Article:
after normalization is applied, as described below).  Protocols and
   data formats often limit some IRI comparisons to simple string
   comparison, based on the theory that people and implementations will,
   in their own best interest, be consistent in providing IRI
   references, or at least be consistent enough to negate any efficiency
   that might be obtained from further normalization.

5.2.  Syntax-Based Equivalence

   Implementations may use logic based on the definitions provided by
   this specification to reduce the probability of false negatives.
   This processing is moderately higher in cost than character-for-
   character string comparison.  For example, an application using this
   approach could reasonably consider the following two IRIs equivalent:

      example://a/b/c/%7Bfoo%7D/rosé
      eXAMPLE://a/./b/../b/%63/%7bfoo%7d/ros%C3%A9

   Web user agents, such as browsers, typically apply this type of IRI
   normalization when determining whether a cached response is



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   available.  Syntax-based normalization includes such techniques as
   case normalization, character normalization, percent-encoding
   normalization, and removal of dot-segments.

5.2.1.  Case Equivalence

   For all IRIs, the hexadecimal digits within a percent-encoding
   triplet (e.g., "%3a" versus "%3A") are case-insensitive and therefore
   should be considered equivalent to forms which use uppercase letters
   for the digits A-F.

   When an IRI uses components of the generic syntax, the component
   syntax equivalence rules always apply; namely, that the scheme and
   US-ASCII only host are case insensitive and therefore should be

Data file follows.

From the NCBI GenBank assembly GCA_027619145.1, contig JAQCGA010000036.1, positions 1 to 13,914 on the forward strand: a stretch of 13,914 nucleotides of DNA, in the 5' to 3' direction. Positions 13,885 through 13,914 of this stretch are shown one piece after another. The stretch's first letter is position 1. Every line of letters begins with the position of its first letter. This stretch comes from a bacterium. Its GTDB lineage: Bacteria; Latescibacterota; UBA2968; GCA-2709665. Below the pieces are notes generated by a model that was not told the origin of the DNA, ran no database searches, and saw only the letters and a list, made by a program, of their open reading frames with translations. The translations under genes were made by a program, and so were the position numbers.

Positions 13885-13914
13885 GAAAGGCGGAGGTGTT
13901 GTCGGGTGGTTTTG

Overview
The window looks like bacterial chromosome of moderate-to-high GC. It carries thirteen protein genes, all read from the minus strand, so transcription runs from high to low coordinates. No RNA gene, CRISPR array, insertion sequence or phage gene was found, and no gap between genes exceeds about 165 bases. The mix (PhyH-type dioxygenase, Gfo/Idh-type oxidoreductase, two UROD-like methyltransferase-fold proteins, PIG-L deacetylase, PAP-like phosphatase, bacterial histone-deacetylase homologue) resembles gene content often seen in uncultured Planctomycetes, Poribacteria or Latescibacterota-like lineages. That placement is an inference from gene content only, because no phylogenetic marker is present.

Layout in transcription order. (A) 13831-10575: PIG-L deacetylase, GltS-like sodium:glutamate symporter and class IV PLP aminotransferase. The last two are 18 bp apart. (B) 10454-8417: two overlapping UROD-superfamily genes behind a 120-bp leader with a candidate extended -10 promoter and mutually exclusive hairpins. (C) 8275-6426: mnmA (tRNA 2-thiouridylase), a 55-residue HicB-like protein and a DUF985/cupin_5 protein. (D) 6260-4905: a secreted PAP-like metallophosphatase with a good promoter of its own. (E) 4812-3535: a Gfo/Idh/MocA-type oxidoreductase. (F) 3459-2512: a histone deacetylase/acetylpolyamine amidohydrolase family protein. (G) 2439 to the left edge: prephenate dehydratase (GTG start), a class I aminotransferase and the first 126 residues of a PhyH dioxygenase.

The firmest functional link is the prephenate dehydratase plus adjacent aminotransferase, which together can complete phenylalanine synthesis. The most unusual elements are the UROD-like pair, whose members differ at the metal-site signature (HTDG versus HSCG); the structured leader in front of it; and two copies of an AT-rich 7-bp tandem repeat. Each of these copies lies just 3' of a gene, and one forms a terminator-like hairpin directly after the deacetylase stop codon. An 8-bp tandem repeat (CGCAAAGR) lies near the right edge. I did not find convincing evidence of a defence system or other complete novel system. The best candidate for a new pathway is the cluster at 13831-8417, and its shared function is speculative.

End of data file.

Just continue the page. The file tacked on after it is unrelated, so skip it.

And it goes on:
normalized to lowercase.  For example, the URI
   "HTTP://www.EXAMPLE.com/" is equivalent to "http://www.example.com/".
   Case equivalence for non-ASCII characters in IRI components that are
   IDNs are discussed in Section 5.3.  The other generic syntax
   components are assumed to be case sensitive unless specifically
   defined otherwise by the scheme.

   Creating schemes that allow case-insensitive syntax components
   containing non-ASCII characters should be avoided.  Case
   normalization of non-ASCII characters can be culturally dependent and
   is always a complex operation.  The only exception concerns non-ASCII
   host names for which the character normalization includes a mapping
   step derived from case folding.

5.2.2.  Unicode Character Normalization

   The Unicode Standard [UNIV6] defines various equivalences between
   sequences of characters for various purposes.  Unicode Standard Annex
   #15 [UTR15] defines various Normalization Forms for these
   equivalences, in particular Normalization Form C (NFC, Canonical
   Decomposition, followed by Canonical Composition) and Normalization
   Form KC (NFKC, Compatibility Decomposition, followed by Canonical
   Composition).

   IRIs already in Unicode MUST NOT be normalized before parsing or
   interpreting.  In many non-Unicode character encodings, some text
   cannot be represented directly.  For example, the word "Vietnam" is
   natively written "Việt Nam" (containing a LATIN SMALL LETTER E